TransUnion raises new questions about FHFA's credit report plan

A new study provides more food for thought on Fannie Mae and Freddie Mac’s plans to qualify borrowers with scores based on two credit reports rather than three. 

While the impact of the change on average score may not be material, as previous Federal Housing Finance Agency and Standard & Poor’s studies found, it could potentially add more costs than it subtracts for some individual consumers, according to a TransUnion study released Monday.

The FHFA has already retreated a little from moving too quickly the idea of allowing the use of two reports, leaving the date for the transition open-ended in the recently revised timeline for a broader, congressionally mandated update of Fannie and Freddie’s score use.

TransUnion would like more time to examine multidimensional impacts around things like the potential costs. Upfront savings from paying for fewer reports, while real, should be weighed against other possible increases in the cost of credit and risk management, the study finds.

“Our analysis surfaces real impact to a substantial number of consumers and before we make a change, we as an industry should weigh in and really understand it,” said Joe Mellman, senior vice president and mortgage business leader at TransUnion.

The credit bureau acknowledges the average applicant getting a loan in the conforming market would save around $10 or $20 by dropping a credit report, but said it’d also result in an average increase in expenses for those who’d drop into lower score bands.

TransUnion ran a model that simulated what would happen if 5% of the U.S. population tried to get new home loans based on two credit reports rather than three and found 580,000 people would end up in this category.

Those that did would pay $6,600 more in interest over the lifetime of the loans, TransUnion found, putting a number on its past assertions that this could be a concern with the use of just two reports.

The credit bureau’s analysis of data obtained from the earlier S&P study also found that some people would lose mortgage eligibility while others gained it as a result of the random removal of one report from the three used to qualify borrowers using traditional credit scoring.

While almost 1.78 million new people would become newly eligible, another 1.98 million would no longer qualify. Also,178,000 of those in the former category could end up in situations where the two credit reports overestimate the consumer’s ability to repay for the loan obtained.

TransUnion determined this by examining which borrowers would’ve been below the Fannie and Freddie’s automated underwriting cutoff of 620 with three reports but ended up above it with two. The randomization assumed the lowest report gets dropped one-third of the time.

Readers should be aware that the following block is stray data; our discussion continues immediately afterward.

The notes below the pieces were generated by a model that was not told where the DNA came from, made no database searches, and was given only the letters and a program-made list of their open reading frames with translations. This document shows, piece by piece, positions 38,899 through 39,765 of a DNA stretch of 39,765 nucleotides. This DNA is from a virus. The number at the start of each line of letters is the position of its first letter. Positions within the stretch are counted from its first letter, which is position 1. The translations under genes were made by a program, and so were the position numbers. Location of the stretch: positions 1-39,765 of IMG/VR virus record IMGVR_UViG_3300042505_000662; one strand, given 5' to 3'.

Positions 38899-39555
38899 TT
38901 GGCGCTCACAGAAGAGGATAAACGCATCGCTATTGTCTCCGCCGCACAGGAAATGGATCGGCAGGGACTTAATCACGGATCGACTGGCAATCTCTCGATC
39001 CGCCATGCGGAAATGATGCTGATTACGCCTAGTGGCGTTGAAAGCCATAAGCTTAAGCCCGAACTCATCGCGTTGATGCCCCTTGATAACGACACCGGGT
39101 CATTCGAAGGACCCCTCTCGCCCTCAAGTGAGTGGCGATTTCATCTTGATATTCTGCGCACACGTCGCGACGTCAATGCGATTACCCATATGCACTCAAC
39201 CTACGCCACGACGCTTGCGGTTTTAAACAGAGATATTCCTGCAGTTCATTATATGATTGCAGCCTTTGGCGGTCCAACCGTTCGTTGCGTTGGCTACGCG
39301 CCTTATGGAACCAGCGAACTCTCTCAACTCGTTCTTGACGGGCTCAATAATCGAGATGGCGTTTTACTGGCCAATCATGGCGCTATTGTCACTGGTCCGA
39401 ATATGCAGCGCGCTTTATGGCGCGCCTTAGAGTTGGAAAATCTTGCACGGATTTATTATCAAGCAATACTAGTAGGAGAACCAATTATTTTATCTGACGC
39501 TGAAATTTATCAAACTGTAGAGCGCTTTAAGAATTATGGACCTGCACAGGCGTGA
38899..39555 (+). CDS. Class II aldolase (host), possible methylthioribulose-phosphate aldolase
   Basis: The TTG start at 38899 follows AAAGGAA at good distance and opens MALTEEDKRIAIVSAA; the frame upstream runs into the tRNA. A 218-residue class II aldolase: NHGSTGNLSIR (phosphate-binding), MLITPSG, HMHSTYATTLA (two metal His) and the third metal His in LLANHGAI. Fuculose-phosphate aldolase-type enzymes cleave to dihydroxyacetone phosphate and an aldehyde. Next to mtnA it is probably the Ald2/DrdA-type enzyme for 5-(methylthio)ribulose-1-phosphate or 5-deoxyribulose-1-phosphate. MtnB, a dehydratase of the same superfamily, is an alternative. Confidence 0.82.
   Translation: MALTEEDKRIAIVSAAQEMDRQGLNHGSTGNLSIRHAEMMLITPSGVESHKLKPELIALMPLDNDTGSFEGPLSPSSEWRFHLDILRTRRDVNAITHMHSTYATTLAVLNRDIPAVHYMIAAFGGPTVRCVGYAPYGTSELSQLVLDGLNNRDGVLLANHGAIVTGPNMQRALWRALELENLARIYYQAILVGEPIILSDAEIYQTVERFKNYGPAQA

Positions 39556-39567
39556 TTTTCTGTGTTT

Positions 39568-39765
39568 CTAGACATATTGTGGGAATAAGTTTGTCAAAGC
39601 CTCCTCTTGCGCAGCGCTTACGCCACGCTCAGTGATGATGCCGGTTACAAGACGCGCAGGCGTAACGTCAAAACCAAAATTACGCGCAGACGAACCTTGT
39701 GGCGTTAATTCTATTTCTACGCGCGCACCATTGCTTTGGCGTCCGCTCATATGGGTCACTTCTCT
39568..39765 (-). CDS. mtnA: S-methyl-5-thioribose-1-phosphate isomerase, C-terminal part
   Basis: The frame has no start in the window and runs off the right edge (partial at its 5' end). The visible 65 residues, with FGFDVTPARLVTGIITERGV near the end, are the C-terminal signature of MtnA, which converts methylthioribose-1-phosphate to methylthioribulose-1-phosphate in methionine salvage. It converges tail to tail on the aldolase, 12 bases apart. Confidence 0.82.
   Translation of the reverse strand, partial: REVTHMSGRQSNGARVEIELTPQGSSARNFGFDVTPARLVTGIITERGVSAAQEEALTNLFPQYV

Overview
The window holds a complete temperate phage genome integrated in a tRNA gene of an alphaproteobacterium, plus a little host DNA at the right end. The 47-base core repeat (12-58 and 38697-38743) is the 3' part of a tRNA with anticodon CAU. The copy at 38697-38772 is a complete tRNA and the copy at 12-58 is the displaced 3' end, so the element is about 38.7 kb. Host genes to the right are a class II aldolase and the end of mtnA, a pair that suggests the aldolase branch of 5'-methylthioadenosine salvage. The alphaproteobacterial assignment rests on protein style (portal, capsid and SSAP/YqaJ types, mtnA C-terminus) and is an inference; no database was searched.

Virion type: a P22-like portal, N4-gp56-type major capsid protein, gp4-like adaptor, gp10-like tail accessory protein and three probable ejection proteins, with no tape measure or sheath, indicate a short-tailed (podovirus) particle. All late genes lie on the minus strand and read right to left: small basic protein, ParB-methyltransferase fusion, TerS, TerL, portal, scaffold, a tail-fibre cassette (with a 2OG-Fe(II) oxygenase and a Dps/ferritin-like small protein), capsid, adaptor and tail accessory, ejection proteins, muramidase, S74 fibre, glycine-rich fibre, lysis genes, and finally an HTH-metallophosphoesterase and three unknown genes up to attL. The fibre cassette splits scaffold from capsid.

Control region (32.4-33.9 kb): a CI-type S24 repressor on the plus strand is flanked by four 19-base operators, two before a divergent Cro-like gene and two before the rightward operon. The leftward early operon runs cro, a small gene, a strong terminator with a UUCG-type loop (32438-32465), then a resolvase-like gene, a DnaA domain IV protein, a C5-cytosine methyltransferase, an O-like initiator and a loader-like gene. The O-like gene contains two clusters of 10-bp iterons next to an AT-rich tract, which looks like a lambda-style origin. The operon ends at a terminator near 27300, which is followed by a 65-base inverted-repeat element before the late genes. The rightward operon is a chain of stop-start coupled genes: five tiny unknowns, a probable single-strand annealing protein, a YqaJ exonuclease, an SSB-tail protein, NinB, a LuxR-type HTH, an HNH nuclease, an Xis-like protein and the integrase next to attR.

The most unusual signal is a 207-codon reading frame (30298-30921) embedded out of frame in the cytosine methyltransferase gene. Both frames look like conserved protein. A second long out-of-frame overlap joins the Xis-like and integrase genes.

Because score changes have the most impact on people with income constraints, which the two government-related loan buyers have a mission to serve, TransUnion considers the impact on even a relatively small number on them to have outsized implications.

“What we’re concerned about is if this population is overrepresented in vulnerable communities,” Mellman said.

TransUnion found most of the consumers that would see changes have scores close to 620, although it also confirmed that, as S&P had previously indicated, higher tiers would be affected too, albeit to a lesser extent.

Scores at the high end of the range could change by around 20 points, but the number is closer to 45 for the lower tiers.

Some in the industry expect that FHFA and its two charges will make the use of two reports optional for lenders, and many might be loath to stop using three.

On the other hand, for consumers wrestling with affordability challenges due to higher home prices, the upfront savings of having to buy just two rather than three reports could have some value.

Mellman confirmed TransUnion has not tested how dropping one credit report would play out in conjunction with the more modernized scoring models Fannie and Freddie plan to move to by 2025.

“We’re one voice in a very large mortgage ecosystem,” he said, welcoming other thoughts. “We think we’re asking the right questions, but we would like for the entire industry to weigh in because we don’t want to make a change that has unintended negative consequences.”


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